Migrants from the Middle East and elsewhere warm up by a fire at the Belarus-Poland border near Grodno, Belarus
Thousands of migrants at the Poland / Belarus border are pawns in an escalating crisis that EU officials say has been orchestrated by the regime of Belarusian dictator Alexander Lukashenko © Leonid Shcheglov/BelTA via/AP

After arriving in Minsk he travelled to the border in taxis with a group of about 25 others, led by a people-smuggler. But in the forest the group was ambushed and robbed, so he returned to the capital to prepare for another attempt.

With just days left on his visa, he feels let down by the company he paid $3,500 to organise his trip. “They say ‘we can get you to the border and get over easily’. But when we get to Minsk it’s not like that.”

He feels duped by the Belarusian side, too. “The government uses us in the border regions as a weapon. Lukashenko uses us against the EU,” he said, speaking by phone from Minsk.

Dino said the smugglers offered to guide people across the border for as much as $6,000. Then, he added, the migrants were given instructions to walk through the Polish forest to a specific point where they would be met by smugglers in a car.

Migrants in Belarus contacted by the FT said that while some Belarusian taxi drivers had taken people from Minsk to the border region, local authorities had not provided them with any formal assistance or organisation for that trip.

But at one makeshift border camp, located close to the Belarusian town of Grodno, migrants described Belarusian police trying to direct people, including moving them to other places along the border. Police have also tried to escalate the situation and foster violence, one migrant said.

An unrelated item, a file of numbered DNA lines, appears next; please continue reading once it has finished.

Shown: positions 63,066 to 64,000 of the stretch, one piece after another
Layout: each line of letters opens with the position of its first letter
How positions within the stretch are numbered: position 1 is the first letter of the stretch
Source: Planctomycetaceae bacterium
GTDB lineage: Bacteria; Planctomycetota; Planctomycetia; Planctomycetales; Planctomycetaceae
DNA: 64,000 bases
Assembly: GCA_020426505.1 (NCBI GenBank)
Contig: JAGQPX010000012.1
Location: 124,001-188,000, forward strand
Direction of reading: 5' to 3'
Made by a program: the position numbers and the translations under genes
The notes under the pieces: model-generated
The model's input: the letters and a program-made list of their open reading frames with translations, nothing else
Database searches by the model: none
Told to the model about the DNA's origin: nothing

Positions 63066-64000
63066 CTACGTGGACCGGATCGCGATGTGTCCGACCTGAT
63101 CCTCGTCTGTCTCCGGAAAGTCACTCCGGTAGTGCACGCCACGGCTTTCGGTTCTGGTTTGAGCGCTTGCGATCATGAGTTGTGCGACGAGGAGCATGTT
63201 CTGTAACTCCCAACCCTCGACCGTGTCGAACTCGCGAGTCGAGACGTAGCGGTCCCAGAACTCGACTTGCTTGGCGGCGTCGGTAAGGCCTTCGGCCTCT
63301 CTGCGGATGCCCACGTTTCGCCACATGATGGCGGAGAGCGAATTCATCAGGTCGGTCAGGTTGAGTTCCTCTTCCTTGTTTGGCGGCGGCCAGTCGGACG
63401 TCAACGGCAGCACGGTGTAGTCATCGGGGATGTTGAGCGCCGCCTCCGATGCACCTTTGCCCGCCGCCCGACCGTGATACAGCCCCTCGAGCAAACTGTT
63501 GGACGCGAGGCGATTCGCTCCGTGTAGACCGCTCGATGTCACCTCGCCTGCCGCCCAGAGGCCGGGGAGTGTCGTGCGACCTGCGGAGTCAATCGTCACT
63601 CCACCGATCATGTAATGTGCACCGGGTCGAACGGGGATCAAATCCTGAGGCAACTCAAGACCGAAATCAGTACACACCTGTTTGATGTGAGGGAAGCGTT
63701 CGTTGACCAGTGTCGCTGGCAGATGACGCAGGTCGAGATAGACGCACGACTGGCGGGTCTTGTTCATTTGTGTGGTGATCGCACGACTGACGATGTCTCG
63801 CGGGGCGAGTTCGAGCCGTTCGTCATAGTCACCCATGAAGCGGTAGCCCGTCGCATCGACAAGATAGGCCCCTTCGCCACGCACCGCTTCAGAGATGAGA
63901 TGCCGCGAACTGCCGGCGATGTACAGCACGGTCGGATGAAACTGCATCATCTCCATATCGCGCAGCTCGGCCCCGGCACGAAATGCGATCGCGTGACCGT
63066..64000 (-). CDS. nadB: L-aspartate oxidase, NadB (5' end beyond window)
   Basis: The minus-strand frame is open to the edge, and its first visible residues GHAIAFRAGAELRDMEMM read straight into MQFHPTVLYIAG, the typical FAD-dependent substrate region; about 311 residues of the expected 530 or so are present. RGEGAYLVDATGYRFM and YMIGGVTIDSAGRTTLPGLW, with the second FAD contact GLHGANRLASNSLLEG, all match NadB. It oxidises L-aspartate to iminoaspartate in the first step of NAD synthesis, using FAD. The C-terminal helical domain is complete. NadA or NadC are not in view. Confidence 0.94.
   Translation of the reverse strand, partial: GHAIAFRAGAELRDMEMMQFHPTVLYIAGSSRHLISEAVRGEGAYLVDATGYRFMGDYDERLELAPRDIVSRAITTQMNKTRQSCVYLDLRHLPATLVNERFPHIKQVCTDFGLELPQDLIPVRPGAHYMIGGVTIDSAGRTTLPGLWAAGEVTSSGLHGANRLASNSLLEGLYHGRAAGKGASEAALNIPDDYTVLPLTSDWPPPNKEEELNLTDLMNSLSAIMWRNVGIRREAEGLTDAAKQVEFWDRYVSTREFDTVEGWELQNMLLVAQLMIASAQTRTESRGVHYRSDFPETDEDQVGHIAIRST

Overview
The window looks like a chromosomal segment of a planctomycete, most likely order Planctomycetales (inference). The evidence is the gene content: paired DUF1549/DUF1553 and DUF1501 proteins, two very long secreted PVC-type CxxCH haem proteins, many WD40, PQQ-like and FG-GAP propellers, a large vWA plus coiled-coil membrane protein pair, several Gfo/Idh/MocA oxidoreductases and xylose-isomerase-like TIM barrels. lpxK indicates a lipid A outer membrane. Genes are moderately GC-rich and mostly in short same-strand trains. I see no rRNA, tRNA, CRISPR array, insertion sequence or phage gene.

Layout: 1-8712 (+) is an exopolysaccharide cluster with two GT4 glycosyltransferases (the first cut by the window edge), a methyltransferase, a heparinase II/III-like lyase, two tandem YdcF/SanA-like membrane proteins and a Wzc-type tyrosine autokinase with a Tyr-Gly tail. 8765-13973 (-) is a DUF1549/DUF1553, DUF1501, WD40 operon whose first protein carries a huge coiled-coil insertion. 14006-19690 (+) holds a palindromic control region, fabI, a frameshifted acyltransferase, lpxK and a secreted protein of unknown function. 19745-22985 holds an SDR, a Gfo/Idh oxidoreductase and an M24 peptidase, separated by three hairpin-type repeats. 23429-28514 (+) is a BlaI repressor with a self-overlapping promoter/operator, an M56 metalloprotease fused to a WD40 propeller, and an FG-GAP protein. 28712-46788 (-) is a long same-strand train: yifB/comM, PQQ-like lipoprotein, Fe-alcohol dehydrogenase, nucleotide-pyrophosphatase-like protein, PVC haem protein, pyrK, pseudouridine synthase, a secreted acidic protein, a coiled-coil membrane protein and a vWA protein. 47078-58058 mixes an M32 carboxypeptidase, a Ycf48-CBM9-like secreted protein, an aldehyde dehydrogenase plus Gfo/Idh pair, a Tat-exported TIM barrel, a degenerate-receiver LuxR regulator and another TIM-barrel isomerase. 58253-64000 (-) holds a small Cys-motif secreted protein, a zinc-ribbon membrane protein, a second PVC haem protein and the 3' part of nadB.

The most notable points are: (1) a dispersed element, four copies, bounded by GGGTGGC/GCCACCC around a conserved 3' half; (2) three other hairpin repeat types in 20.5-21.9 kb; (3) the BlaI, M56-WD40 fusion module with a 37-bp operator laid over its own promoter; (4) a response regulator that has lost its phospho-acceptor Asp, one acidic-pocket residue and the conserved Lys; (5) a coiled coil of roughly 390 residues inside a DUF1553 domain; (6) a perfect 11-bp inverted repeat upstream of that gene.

“The Belarusian police fight us and say, ‘go to Poland’,” said Binar, a 25-year-old Iraqi, speaking by phone from a tent on the border. “You’re like a football . . . between the Belarus police, Poland and Lithuania.”

Binar left his home in northern Iraq over a month ago, travelling first to Baghdad and then to Damascus in Syria, where the company that organised his travel secured him a Belarus visa and put him on a flight.

Migrants lay down at their camp at the Belarus-Polish border in the Grodno region, Belarus
Migrants lay down at their camp at the Belarus-Polish border in the Grodno region, Belarus © Stringer/EPA-EFE/Shutterstock

So far, he has tried six times to cross into Poland, on one occasion walking 16 hours through the forest at night with two dozen other migrants led by a smuggler. Each time he has failed or been turned back.

Anna Dabrowska from Grupa Granica, a collective that help migrants, said the situation in the camps was desperate. “These are people experiencing an absolute human catastrophe. There’s no access to food, running water or medicines,” she said.

“We have testimonies from refugees [in Belarus] of them being beaten, of being chased with dogs. On the other side of the border is the Polish army and the police, which also don’t spare violence.”

But Binar said he had no plans to give up on his quest to reach Europe. “Even if 100 people die here, our people won’t go back,” he said. “Because we don’t want the old life, we want a better life.”